Justice Scalia's death is a blow to Trump and other Republicans
With the debate on the nomination for the Supreme Court so central in the November elections, independents will rally around the Democratic nominee.
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Justice Antonin Scalia, the most conservative and the most outspoken of the Supreme Court justices died in his sleep today. His sudden and unexpected death will have the effect of a massive earthquake on the 2016 election campaign. Justice Scalia was the judge most admired and loved - by the conservatives and the one most feared if not hated by the liberals of our highly polarised American society.
He died at a time the country is bitterly divided and crucial cases dealing with abortion rights, immigration, President Obama's executive decisions and his healthcare reforms were under trial or about to go under trial. The Supreme Court, which was leaning to the right by a five to four margin, is now evenly divided. Liberals who were worried that Justice Ruth Ginsberg, the liberal justice and a friend of Scalia, was thinking of retiring in 2017, can now heave a sigh of relief. They can even start preparing for victory celebrations.
President Obama is expected as is mandated by the constitution to nominate a judge for the Supreme Court and send it to the Senate for confirmation. Chandigarh-born Indian American, Judge Sri Srinivasan of the court of appeals for the District of Columbia circuit is expected by most legal scholars to be President Obama's nominee for the Supreme Court. The Republicans who control the Senate have already announced that they do not want him to do so and have promised to block his nomination. There are 54 Republicans and 46 Democrats in the Senate. Even if the Democrats succeed in manoeuvering and getting the nomination up for a vote in the Senate, it would be impossible for them to avoid a filibuster by the Republicans as they cannot not get the required 60 votes to do so.
Scalia's death has, therefore, brought the control of the Supreme Court into the 2016 elections' play to the same extent as the control of the White House and the Congress.
The death of the eloquent conservative justice is a godsend for the Democrats including even the atheists among them. Their nominees for the election did not have the sure path to the White House. Senator Bernie Sanders is a self-avowed socialist running for the presidency of a nation founded on capitalism. In times of the rising anti-establishment sentiment, secretary Hillary Clinton is considered a symbol of Washington-style politics and she is under increasing fire for breaking the law and endangering national security by having classified information on her private servers.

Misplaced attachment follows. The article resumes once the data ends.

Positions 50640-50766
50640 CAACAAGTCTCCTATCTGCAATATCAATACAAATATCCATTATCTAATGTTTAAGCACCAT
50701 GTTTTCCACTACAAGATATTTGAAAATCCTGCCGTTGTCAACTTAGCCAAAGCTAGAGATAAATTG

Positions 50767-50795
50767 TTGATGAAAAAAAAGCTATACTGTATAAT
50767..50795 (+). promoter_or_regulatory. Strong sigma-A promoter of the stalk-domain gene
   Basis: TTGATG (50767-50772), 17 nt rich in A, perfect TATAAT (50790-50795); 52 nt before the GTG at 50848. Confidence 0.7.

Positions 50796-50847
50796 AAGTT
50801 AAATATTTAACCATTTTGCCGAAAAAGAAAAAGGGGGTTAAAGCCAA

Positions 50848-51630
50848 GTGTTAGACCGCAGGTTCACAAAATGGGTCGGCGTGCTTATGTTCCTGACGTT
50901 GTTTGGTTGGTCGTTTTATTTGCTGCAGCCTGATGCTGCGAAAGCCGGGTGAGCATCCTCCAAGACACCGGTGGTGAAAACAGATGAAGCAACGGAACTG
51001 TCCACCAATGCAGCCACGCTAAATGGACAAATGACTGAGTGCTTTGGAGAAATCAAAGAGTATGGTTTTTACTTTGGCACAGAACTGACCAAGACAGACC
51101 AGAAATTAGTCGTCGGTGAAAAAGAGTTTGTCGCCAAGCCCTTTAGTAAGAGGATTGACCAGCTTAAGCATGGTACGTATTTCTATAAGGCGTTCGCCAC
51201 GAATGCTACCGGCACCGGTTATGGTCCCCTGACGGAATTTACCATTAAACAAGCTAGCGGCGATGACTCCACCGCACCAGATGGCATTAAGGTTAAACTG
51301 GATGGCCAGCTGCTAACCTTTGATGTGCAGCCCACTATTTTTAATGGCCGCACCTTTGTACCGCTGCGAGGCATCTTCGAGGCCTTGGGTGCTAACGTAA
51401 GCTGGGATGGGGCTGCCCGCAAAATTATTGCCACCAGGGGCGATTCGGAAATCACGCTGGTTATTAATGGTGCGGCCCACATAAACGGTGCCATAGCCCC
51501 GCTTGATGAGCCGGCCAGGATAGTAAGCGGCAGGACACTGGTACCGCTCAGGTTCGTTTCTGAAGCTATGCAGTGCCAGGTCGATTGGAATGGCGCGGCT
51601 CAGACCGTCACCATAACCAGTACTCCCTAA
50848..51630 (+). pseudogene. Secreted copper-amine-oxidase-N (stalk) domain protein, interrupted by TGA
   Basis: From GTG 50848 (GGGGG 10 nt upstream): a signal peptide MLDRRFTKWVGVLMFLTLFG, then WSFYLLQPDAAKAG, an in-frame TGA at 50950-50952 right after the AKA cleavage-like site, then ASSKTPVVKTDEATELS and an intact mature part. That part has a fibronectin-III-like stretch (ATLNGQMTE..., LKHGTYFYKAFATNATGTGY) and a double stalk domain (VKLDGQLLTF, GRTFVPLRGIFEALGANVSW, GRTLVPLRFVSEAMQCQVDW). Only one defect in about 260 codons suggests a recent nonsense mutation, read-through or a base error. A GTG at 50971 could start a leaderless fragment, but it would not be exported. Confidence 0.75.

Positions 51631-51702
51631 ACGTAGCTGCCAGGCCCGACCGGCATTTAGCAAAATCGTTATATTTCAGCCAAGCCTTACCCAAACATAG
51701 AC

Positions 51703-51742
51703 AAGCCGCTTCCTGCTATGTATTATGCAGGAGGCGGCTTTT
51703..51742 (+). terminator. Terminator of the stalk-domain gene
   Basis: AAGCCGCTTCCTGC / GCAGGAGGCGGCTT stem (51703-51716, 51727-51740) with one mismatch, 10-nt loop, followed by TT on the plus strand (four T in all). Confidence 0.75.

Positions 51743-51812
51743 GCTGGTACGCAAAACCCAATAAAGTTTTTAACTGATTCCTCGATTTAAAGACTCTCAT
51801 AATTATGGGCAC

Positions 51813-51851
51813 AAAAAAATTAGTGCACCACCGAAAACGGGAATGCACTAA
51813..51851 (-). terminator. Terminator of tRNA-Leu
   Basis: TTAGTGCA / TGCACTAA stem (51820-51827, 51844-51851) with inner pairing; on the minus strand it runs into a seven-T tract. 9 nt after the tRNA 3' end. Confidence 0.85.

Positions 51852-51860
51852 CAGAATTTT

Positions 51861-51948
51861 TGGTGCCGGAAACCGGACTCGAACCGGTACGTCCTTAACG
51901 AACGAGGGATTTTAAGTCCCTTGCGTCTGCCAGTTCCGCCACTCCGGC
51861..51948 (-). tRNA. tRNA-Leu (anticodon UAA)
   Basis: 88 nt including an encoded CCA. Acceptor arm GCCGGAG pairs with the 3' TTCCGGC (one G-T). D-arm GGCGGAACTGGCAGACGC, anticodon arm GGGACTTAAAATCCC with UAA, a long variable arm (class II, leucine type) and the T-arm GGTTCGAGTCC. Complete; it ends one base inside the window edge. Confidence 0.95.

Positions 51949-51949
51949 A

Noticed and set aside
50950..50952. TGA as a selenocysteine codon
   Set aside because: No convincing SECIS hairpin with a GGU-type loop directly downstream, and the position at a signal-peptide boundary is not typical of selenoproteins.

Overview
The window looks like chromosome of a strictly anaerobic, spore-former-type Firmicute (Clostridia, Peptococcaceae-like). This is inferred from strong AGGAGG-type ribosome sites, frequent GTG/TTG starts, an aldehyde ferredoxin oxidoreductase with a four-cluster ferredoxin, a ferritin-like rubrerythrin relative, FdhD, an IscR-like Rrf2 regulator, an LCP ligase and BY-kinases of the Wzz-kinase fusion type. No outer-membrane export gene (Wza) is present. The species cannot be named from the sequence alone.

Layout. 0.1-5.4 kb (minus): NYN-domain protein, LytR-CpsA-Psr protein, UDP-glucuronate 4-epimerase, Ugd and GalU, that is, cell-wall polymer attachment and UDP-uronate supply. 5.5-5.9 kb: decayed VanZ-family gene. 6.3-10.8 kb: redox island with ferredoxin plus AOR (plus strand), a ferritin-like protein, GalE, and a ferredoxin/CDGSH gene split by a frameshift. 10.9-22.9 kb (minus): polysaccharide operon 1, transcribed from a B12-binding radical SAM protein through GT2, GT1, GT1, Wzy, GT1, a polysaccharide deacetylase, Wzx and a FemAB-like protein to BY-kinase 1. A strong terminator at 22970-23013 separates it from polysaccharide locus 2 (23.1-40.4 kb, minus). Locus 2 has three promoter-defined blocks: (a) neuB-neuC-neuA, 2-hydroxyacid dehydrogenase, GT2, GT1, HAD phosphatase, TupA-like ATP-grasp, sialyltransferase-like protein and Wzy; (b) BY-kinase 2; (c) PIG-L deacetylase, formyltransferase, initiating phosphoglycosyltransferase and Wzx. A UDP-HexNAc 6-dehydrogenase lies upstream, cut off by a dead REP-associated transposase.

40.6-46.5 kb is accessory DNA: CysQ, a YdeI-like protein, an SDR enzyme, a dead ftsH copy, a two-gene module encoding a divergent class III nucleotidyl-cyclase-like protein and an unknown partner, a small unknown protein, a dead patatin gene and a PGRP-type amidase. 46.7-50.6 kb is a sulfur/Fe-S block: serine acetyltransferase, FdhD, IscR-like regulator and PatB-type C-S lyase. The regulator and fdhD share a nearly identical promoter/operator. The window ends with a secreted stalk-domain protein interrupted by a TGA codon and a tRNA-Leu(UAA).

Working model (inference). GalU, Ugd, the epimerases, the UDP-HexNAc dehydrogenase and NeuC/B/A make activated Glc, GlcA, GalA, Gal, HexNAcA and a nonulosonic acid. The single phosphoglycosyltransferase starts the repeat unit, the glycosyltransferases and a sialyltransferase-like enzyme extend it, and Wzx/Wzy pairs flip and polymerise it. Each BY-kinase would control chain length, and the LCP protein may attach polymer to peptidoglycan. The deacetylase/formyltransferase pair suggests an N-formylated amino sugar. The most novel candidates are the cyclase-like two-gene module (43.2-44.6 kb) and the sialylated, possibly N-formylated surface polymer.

Democrats were expected to win the Senate back from the Republicans as the latter had 24 Senators up for re-election as compared to just 10 Democrats. Many of the Republicans up for re-election were running in Democrat–leaning states. Unless there was a landslide win for the Republican presidential candidate providing his coattails to the Senate candidates, Republicans were expected to suffer a net loss and perhaps even the majority.
The death of Justice Scalia has further dimmed the chances of a Republican win. With the debate on the nomination for the Supreme Court so central in the November elections, independents, especially women voters supporting abortion rights, will rally around the Democratic nominee. The actions of the Senate Republican leadership to delay the vote on the confirmation of the Supreme Court Justice will further enrage the independents who are sick of the partisan politics. Immigrant groups, seeing this as an opportunity to have a justice who will not overturn the executive decision of President Obama on immigration, will be energised.
In an indirect way, the effect of Justice Scalia's death on the Republican Party's nomination campaign for the presidential candidate will end up helping the Democrats. Panicked by the death of their eloquent standard bearer, the conservatives will rally in the party's primaries and this will help a candidate like Senator Cruz. This will further divide the party as Cruz is almost unanimously hated by the party's establishment. Cruz or Trump as the Republican nominee, in this political backdrop, might even cause the Republicans to lose their majority in the House of Representatives and not just the Senate.
Republicans cannot delay the nomination process forever and they might not even be in the position of power after January 2017 to do so. President Obama might not get his nominee for the Supreme Court confirmed before the end of his term but, by pushing for confirmation, he can help his party win the White House, the Senate and the House; and thus, eventually, the Supreme Court nominee as well.
Justice Scalia loved quoting Shakespeare. What an irony that through his untimely death, the champion of conservatism has caused his ideology a decisive and long-term if not permanent defeat! This defeat though, coming at the times of a tectonic demographic shift in the US, can not be called untimely.